The war in Syria has left around 300,000 cases of permanent disability among citizens, doctors claim, adding that the numbers of victims are still rising.
Nine-year-old Ibrahim Abid refuses to wear a prosthetic after his leg was amputated following a raid on the city of Douma, Eastern Ghouta, in October.
Abid said he feels too embarrassed to wear the artificial leg around his peers. His mother, Reham, says her child continues to suffer from ongoing nightmares and has trouble understanding the concept of prosthetic limb-fitting.
"He tells me that he is afraid of seeing his schoolmates, and believes that some of them will make fun of him, but none of this is happening, and we encourage him in the house and the street and at school, but once we start talking to him about limb-fitting, he starts to scream and cry," she says.
According to Reham, his prosthesis was provided by a humanitarian organization as the family was unable to afford its costs.
Dr. Nada Abdul Azim of the Eastern Ghouta medical office has attempted to draw attention to the growing suffering of Syrian people with special needs in the absence of health support.
"The tragedy of disability is associated with several problems, including displacement, poverty, and the lack of necessary treatment inside the country," Dr. Abdul Azim explained.
The doctor added that disabilities are "divided into different types of amputations, hazardous defects, paralysis in vital functions, and brain injury."
"With the continuation of the daily and indiscriminate shelling against civilians, we are afraid of encountering many more cases."
Walid Kulthum lost his legs and an eye when he stepped on a landmine in Jobar neighborhood near Damascus.
The 15-year-old says he is unable to move now, and says the injury happened while he was at his home.
Families of those living with disabilities in opposition-held areas have complained about the lack of available medical care, calling on organizations of the revolutionary movement to secure health care for their family members.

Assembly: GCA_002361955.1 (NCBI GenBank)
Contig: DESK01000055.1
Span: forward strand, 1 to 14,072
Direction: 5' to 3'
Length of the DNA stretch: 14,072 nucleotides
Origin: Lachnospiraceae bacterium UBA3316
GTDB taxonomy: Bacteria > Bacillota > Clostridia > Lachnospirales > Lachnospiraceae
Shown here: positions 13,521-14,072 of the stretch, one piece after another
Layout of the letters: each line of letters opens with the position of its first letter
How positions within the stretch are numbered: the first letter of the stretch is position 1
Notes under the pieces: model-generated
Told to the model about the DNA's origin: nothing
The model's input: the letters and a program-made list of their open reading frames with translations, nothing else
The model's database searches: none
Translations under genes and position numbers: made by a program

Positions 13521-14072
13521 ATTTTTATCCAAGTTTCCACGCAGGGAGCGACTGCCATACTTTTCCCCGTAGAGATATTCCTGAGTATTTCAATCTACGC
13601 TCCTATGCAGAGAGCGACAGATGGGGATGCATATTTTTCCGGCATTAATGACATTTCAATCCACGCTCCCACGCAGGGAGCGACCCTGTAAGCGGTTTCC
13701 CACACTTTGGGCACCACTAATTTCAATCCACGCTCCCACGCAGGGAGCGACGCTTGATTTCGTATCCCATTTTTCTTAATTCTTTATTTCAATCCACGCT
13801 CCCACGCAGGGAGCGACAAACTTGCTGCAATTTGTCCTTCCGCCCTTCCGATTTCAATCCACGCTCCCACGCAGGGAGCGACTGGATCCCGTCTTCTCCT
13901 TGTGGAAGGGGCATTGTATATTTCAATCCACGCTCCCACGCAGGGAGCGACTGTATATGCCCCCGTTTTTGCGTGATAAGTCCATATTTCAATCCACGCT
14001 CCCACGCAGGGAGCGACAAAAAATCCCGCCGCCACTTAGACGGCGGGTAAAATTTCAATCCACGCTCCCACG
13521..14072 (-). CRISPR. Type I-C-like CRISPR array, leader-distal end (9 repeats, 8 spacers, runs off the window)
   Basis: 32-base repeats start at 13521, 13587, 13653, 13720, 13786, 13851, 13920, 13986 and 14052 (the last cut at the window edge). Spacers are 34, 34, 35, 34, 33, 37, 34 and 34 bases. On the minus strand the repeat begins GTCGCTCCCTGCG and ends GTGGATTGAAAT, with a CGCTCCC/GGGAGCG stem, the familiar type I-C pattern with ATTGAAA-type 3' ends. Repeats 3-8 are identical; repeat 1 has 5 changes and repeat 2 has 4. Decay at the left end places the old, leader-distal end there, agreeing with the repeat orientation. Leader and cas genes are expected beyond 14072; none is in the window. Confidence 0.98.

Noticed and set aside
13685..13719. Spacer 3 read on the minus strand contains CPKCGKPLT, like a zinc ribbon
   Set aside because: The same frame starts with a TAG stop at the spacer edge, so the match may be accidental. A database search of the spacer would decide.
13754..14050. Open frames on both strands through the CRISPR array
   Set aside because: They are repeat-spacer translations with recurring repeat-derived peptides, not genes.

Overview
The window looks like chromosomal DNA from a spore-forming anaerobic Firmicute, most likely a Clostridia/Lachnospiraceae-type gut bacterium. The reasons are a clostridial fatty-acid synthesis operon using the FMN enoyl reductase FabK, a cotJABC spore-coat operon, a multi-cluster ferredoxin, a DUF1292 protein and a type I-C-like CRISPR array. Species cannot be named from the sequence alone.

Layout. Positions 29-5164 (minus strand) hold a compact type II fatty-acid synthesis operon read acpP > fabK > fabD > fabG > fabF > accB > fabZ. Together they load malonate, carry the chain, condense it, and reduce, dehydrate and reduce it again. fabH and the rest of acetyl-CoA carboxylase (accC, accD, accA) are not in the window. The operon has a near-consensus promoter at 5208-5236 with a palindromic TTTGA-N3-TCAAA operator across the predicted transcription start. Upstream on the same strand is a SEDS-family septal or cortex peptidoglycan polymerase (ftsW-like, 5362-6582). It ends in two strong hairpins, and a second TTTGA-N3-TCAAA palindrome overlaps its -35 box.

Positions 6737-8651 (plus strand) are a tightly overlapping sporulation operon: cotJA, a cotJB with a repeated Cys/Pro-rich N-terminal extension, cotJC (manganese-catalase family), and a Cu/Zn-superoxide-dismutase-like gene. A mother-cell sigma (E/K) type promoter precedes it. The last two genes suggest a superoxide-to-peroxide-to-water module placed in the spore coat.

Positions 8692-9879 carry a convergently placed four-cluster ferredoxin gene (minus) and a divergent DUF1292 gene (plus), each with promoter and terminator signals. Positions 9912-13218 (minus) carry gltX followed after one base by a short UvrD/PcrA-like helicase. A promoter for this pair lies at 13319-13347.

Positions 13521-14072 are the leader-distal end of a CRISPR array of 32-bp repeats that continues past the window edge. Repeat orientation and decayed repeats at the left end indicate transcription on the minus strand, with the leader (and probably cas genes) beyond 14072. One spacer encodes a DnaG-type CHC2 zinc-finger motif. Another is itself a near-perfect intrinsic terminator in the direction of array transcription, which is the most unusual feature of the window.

But officials say there is a significant shortfall in the medical field, while other officials have made clear that dealing with disabilities requires the proper means to help those with disabilities to facilitate their own affairs, which has become almost impossible due to the siege.
The installation of prosthetic limbs for people with motion disabilities is a distant dream for the poor, where the cost ranges between $500 and $1,200.
Five-year-old Bahja was born in the town of al-Maliha in eastern Ghouta. She was wounded by shrapnel when rockets landed on her house, causing her to become permanently disabled.
Bahja's family has appealed to officials and humanitarian agencies to help treat the wound in her right foot since 2013. Her father, Mohammed, says his daughter's health has deteriorated due to the siege and a lack of medicine, adding she is in urgent need to travel abroad to receive medical treatment.
This article was translated and edited by The Syrian Observer. Responsibility for the information and views set out in this article lies entirely with the author.